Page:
Professional diver taking a deeper look into red tide impact

While we’ve seen and felt the impact of red tide on the beaches, but what is it doing below the surface?

Curt Bowen is a professional diver taking a deeper look at red tide, and he found exactly what he thought he would find: nothing.

“It killed everything from the sea grasses to the clams to the mussels to the crabs to the sponges. Today we found a bunch of dead sponges all over the place,” he said.

Bowen says that normally the reef would be full of fish, clams and crabs, but he’s been documenting several locations from Clearwater to Sanibel and has found it’s bare.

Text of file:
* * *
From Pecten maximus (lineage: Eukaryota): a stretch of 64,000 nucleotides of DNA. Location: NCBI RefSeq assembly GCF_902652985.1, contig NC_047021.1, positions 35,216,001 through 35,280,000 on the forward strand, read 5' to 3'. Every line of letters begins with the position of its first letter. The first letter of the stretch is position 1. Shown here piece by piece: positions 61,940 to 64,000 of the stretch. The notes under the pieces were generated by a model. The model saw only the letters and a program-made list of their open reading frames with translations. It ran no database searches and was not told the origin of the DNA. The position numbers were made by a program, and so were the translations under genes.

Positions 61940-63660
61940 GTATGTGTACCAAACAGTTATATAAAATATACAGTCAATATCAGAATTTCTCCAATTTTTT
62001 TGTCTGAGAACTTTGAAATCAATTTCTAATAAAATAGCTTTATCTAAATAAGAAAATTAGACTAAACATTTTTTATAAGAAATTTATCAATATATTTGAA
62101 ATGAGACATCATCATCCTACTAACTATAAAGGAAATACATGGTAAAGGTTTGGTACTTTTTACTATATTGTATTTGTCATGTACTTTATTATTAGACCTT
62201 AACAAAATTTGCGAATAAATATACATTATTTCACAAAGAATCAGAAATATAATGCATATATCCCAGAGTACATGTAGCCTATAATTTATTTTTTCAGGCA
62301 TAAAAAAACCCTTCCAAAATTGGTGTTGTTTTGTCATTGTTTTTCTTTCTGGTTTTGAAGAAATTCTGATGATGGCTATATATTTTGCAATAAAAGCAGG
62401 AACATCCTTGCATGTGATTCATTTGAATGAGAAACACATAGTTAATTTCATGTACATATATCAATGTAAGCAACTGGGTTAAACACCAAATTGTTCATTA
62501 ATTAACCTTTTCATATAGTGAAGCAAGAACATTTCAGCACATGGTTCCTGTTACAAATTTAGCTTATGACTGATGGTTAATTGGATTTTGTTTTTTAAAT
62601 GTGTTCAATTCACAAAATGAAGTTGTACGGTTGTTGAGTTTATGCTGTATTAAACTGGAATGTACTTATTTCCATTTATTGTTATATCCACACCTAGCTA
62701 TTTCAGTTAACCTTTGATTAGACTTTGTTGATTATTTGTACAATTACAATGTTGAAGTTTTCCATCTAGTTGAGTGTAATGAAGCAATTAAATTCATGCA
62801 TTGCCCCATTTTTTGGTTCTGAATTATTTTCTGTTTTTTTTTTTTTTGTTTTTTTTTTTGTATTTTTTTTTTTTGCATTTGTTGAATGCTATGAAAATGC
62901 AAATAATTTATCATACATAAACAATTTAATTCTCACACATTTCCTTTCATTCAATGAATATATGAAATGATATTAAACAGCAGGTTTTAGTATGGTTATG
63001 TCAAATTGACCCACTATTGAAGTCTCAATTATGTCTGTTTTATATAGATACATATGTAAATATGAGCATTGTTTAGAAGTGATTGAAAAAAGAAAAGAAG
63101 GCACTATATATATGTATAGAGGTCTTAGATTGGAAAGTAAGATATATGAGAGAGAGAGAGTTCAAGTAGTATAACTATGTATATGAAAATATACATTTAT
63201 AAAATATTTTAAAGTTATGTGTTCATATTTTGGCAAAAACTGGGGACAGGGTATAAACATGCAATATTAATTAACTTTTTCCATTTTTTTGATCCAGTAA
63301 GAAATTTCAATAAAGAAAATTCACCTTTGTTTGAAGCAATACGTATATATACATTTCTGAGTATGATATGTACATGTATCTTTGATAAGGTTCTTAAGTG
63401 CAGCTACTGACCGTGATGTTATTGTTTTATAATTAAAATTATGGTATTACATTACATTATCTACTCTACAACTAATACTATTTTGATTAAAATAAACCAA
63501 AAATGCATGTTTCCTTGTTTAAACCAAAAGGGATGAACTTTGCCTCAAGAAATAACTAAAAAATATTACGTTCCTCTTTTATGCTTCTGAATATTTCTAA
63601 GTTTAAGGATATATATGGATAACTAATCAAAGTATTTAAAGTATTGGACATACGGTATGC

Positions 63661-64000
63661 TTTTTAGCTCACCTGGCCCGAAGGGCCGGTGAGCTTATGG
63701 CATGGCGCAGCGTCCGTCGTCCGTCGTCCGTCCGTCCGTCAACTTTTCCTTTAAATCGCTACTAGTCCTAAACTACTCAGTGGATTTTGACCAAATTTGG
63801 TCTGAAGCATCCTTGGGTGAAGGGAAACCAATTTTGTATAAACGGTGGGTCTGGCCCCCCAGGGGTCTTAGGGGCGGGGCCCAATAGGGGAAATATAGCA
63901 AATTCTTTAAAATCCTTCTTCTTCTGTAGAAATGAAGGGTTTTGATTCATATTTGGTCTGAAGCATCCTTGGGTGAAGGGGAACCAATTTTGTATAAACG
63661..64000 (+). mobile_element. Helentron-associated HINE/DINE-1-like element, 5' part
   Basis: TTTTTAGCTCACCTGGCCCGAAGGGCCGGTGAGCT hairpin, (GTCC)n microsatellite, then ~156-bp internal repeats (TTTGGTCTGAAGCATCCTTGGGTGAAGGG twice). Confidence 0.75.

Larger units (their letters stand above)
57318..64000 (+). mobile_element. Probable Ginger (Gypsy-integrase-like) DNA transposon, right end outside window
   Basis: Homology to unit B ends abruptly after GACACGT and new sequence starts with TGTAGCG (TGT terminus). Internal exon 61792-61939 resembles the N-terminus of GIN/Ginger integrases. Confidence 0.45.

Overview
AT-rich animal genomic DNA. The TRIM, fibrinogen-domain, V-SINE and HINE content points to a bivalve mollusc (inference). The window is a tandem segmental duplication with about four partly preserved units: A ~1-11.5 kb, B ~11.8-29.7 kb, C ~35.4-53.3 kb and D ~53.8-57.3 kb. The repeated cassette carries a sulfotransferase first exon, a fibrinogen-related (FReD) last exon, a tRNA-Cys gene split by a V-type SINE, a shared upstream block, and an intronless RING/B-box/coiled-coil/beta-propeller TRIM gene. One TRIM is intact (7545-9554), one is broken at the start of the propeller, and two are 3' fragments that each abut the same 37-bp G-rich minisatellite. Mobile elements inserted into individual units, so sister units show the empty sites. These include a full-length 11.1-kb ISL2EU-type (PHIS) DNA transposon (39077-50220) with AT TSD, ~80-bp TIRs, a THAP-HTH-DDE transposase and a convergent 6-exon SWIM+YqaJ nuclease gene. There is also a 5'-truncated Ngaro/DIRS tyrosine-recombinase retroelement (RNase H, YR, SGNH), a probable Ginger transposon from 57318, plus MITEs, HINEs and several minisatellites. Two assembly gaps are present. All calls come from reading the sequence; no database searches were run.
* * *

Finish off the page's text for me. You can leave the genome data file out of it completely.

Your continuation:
Bowen says red tide has killed off most marine life, which beachgoers saw after it washed up on shores.

“Probably between Englewood to Naples got hit the hardest,” he said.

Bowen said this is the worst he’s seen in 30 years and it’s so bad, he couldn’t find fish again until reaching 10-12 miles offshore.

“Most of the people look at the surface of the water and that’s not really what you should be looking at. It’s just a blue carpet, what’s below the blue carpet is the more important part,” he said.

Bowen plans to dive in Naples and Marco Island next, and he’ll revisit the same areas next year to compare changes.

Reporter:Taylor Bisacky
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